Planning and strategy

2016

An important role of government is to develop effective policies, implemented through supporting strategies and plans.

Emissions

Significant international action to reduce GHG emissions is now afoot. The international political response to climate change began at the Rio Earth Summit in 1992, and led to the Paris Agreement in 2015, to which 195 countries, including Australia, agreed. This new agreement, under the United Nations Framework Convention on Climate Change, aims to limit the increase in global temperatures to 2 °C above pre-industrial levels, while pursuing efforts to hold the increase to 1.5 °C.

Other international action includes the Montreal Protocol, which is focused on reducing the impact of ozone depleting substances, many of which are also significant GHGs. The phase-out of ozone depleting substances under the Montreal Protocol is estimated to have delayed climate forcing by up to 12 years (Distefano 2008).

The impacts of climate change will only be minimised in Australia if the international community achieves its GHG goals.

As its contribution to the international effort, the Australian Government has committed to domestic emissions reduction targets determined through consultation and detailed analysis. It has committed to reducing emissions to 26–28 per cent below 2005 levels by 2030, a target that the Australian Government believes is in step with the efforts of other comparable nations. However, this target is lower than that recommended by the Climate Change Authority of 40–60 per cent below 2000 levels by 2030 to meet an emissions budget of 10.1 billion tonnes of GHGs for 2013–50 (CCA 2015).

Australian governments have been implementing policies to reduce GHG emissions for more than 2 decades (see Box ATM6). Measures include labelling and minimum performance standards for appliances, changes to building codes to drive energy efficiency, and restrictions on land clearing. A range of market-based schemes have been implemented to promote emissions reductions, including national schemes such as the Renewable Energy Target and state-based schemes. The Australian Government is also committed to supporting developing countries to build climate change resilience and reduce emissions through the Australian aid program.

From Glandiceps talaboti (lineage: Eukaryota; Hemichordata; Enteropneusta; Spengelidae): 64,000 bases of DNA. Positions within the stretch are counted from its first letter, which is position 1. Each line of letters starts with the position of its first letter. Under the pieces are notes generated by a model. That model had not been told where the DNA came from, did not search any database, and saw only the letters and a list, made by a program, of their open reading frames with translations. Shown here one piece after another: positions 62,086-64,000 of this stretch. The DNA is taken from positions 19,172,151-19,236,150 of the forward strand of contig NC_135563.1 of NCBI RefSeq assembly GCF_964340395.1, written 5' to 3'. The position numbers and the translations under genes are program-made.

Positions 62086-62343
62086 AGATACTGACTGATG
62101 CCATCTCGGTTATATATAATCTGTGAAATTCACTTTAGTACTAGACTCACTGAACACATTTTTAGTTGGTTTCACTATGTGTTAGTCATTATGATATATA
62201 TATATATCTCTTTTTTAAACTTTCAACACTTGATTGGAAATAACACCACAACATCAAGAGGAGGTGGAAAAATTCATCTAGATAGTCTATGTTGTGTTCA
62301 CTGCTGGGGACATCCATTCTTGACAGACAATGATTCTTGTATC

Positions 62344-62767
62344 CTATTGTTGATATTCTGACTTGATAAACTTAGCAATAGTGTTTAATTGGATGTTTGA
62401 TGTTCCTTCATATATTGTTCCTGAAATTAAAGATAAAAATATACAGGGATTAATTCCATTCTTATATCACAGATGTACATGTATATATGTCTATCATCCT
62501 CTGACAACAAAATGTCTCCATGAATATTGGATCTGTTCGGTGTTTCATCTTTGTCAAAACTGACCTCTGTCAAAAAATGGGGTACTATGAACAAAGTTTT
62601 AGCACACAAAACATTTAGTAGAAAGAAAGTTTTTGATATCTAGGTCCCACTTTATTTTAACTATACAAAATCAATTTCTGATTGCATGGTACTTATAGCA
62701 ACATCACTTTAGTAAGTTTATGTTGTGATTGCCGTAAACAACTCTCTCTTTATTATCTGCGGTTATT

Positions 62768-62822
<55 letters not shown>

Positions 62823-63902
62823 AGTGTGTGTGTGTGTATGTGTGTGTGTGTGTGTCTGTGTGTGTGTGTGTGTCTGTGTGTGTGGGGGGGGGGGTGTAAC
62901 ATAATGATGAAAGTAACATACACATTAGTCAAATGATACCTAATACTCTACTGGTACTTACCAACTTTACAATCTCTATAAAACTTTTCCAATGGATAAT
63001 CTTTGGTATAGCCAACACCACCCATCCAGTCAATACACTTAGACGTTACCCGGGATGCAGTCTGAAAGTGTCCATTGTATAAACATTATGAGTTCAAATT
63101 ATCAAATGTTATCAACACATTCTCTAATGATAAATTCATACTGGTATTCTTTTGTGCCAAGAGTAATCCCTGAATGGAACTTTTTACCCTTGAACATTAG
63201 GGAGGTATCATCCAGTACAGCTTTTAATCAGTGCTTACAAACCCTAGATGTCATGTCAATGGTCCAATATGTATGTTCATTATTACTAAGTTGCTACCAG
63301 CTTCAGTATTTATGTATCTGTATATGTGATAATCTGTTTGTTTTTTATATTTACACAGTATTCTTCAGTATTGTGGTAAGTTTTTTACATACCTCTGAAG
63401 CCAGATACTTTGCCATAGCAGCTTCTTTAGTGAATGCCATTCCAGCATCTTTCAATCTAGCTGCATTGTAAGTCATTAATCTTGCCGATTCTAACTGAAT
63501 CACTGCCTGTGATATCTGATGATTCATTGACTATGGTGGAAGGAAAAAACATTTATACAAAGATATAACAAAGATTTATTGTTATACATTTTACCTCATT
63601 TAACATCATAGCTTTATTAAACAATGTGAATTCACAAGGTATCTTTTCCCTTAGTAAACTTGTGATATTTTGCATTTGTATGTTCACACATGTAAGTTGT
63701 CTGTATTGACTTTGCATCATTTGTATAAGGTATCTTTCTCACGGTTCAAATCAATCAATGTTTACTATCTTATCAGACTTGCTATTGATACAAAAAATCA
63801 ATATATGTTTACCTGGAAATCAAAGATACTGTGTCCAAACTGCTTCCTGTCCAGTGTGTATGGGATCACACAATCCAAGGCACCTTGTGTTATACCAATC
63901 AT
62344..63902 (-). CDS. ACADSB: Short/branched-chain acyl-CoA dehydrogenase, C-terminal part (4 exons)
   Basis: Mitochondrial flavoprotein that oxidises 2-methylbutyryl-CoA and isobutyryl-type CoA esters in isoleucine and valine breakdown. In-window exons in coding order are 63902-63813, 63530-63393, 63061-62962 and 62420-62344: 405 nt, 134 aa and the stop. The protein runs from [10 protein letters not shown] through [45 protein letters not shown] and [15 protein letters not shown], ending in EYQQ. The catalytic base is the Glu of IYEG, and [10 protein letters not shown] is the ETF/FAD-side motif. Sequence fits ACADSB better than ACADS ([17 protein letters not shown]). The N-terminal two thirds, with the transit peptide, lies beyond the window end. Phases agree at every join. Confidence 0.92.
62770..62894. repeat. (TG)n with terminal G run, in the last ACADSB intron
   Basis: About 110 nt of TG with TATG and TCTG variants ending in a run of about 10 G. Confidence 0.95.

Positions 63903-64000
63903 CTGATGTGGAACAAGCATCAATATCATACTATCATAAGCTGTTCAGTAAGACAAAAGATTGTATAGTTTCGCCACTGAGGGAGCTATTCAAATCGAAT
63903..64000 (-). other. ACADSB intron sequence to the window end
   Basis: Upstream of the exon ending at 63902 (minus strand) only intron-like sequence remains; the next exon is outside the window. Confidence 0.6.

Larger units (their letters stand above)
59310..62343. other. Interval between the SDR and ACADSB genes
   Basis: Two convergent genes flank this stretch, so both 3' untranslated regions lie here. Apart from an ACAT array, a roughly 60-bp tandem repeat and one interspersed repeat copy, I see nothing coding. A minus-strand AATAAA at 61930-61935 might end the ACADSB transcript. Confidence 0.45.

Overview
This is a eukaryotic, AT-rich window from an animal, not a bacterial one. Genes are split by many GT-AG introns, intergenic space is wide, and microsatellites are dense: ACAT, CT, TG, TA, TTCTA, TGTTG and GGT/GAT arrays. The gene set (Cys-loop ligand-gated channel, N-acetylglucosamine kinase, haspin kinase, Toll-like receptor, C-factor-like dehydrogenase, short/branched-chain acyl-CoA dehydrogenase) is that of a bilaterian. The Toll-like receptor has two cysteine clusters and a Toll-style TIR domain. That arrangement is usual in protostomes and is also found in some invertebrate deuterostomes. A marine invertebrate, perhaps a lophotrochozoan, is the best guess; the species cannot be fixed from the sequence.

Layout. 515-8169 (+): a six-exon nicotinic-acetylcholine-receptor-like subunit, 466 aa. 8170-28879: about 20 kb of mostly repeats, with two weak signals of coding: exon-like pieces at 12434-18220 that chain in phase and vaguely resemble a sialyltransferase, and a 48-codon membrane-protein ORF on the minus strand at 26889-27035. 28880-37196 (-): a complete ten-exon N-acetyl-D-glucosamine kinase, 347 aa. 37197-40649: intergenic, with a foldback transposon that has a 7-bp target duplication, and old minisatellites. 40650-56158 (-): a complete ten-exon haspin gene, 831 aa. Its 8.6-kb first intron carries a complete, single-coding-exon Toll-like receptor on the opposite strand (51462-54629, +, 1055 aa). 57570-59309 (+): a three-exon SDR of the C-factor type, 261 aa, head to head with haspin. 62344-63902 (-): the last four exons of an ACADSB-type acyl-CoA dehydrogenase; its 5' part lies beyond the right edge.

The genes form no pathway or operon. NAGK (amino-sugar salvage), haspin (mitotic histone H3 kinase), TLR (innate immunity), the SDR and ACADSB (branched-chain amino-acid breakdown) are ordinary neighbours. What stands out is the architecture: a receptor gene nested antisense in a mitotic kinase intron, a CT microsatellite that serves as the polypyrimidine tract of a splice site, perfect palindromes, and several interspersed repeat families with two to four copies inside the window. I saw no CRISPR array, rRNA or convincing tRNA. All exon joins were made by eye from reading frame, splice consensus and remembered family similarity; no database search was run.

Renewable Energy Target

The Renewable Energy Target (RET) is a scheme designed to reduce GHG emissions in the electricity sector and encourage the generation of electricity from renewable sources. This is done by guaranteeing a market for additional renewable energy using tradeable certificates that are created by renewable energy generators (such as wind farms) and owners of small-scale renewable energy systems (such as solar photovoltaic systems).

The RET has contributed to renewable energy generation since 2001 (Table ATM1). Between 2001 and 2013, Australia’s renewable electricity capacity nearly doubled, from 17,800 gigawatt hours (GWh) in 2001–02 to about 32,500 GWh in 2012–13 (CCA 2012). About 2 million households have installed rooftop solar panels, and, in 2014, the cost of solar photovoltaic installation was one-sixth the price it was a decade earlier (Australian Government 2015a, APVI 2015). Between 2001 and 2012, the RET reduced emissions by an estimated 22.5 MtCO2-e (SKM 2012). Because of decreases in energy demands and declining forecast demand in 2020, the current target (introduced in 2015) is expected to increase the share of renewables to around 23.5 per cent of Australia’s electricity in 2020 (Australian Government 2015a).

Table ATM1 Renewable energy targets, 2001–15

Year

Changes to renewable energy targets

2001

9500 GWh by 2010

2009

45,000 GWh by 2020

2011

The Renewable Energy Target was split into 2 schemes:

  • The Large-scale Renewable Energy Target (LRET) supports large-scale projects. The LRET has annual fixed targets and a 2020 target of 41,000 GWh.
  • The Small-scale Renewable Energy Scheme (SRES) supports the installation of small-scale systems. The SRES has an implicit target of 4000 GWh, but is uncapped. The Climate Change Authority estimated that it may result in about 11,000 GWh of generation in 2020 (CCA 2012)

2015

LRET: 33,000 GWh by 2020. Native forest wood waste was reinstated as an eligible source of renewable energy, subject to the conditions that were in place before 2011

GWh = gigawatt hour

Wind turbines at Codrington Wind Farm, near Yambuk, Victoria, generating electricity on the coastal headlands at sunset